Step 2: Stockpile Cash

THERE’S NOTHING LIKE a pile of cash to ease our financial worries. Indeed, while today’s spending often brings only fleeting pleasure, not spending that money—and instead building up a cash cushion—will likely deliver ample long-term happiness.

Consider stashing that cash in a low-cost money-market mutual fund or a high-yield online savings account. These accounts should pay more than a savings account at a brick-and-mortar bank, plus separating our cash cushion from our everyday bank account will likely make us think twice before dipping in.

We can think of this cash as our emergency fund—the place we go for extra money if the car breaks down or we get hit with surprise medical expenses. The biggest financial emergency, however, is losing our job. How likely is that? How long would it take to find another job—and how much would we need to cover costs in the meantime?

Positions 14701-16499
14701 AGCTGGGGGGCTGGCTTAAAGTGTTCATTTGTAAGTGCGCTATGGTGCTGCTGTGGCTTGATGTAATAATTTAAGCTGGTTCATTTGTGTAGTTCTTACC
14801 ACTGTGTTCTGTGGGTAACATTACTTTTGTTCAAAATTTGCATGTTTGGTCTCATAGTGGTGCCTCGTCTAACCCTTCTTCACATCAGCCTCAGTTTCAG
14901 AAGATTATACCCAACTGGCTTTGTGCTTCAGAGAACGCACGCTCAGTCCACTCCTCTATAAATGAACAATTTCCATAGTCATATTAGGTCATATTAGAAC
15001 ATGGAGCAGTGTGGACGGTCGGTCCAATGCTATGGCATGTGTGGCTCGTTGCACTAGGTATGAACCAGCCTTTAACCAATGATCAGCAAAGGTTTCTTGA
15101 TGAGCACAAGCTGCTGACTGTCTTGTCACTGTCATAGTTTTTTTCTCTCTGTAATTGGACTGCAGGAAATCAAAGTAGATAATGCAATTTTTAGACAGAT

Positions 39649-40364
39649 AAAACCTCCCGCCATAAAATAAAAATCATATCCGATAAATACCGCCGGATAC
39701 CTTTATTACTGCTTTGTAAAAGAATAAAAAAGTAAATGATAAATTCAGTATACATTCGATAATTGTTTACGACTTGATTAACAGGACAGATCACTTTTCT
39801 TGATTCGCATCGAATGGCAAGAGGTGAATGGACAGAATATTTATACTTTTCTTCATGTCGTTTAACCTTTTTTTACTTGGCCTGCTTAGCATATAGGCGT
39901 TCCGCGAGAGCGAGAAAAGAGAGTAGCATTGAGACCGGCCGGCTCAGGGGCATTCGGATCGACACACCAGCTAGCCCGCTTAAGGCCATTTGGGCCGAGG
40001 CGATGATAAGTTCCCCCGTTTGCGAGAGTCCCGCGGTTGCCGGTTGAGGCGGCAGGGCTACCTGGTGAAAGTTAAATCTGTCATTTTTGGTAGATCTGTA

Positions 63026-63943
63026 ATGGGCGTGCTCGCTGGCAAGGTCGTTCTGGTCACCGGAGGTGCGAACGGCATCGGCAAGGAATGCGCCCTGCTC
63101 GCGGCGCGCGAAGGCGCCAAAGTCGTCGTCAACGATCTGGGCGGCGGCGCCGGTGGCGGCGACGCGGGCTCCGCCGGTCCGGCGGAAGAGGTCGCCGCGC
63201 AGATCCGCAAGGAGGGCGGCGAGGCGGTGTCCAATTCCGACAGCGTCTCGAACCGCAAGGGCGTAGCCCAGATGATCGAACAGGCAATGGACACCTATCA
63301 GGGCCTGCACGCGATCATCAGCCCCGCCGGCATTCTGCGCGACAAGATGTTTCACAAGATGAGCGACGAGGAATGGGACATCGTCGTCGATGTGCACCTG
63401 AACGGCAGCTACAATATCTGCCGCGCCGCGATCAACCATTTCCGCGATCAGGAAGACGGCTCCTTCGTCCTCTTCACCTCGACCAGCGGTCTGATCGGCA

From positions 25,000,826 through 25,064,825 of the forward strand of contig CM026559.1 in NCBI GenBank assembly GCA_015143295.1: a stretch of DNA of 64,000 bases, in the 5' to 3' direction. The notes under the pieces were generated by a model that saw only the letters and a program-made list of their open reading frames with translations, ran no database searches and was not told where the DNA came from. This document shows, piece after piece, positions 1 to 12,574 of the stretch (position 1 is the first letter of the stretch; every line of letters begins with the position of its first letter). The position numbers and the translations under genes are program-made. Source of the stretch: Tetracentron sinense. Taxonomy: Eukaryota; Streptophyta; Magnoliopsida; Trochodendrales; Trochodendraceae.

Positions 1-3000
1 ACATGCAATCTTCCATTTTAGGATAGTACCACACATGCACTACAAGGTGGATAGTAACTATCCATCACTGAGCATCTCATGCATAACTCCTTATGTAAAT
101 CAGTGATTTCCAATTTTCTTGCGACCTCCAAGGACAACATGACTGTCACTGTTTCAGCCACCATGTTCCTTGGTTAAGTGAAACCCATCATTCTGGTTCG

One rule of thumb: Keep enough emergency money to cover three to six months of living expenses. To figure out how much that is, get your latest pay stub and see how much you take home each month, after taxes and any retirement plan contributions are deducted. From that sum, subtract any additional monthly savings. That should give you a reasonable estimate of your typical monthly spending.

Look to save the full six months of living expenses if your job is tenuous or you’re self-employed. Go for three months if your position is more secure, your spouse also works, you have a home-equity line of credit, you have other savings in a regular taxable account or you’ve funded a Roth IRA. You can withdraw your regular annual contributions to a Roth at any time, with no taxes or penalties owed—provided you don’t touch the account’s investment gains.

Next: Step 3: Doctor’s Orders

Previous: Step 1: Prep for Success

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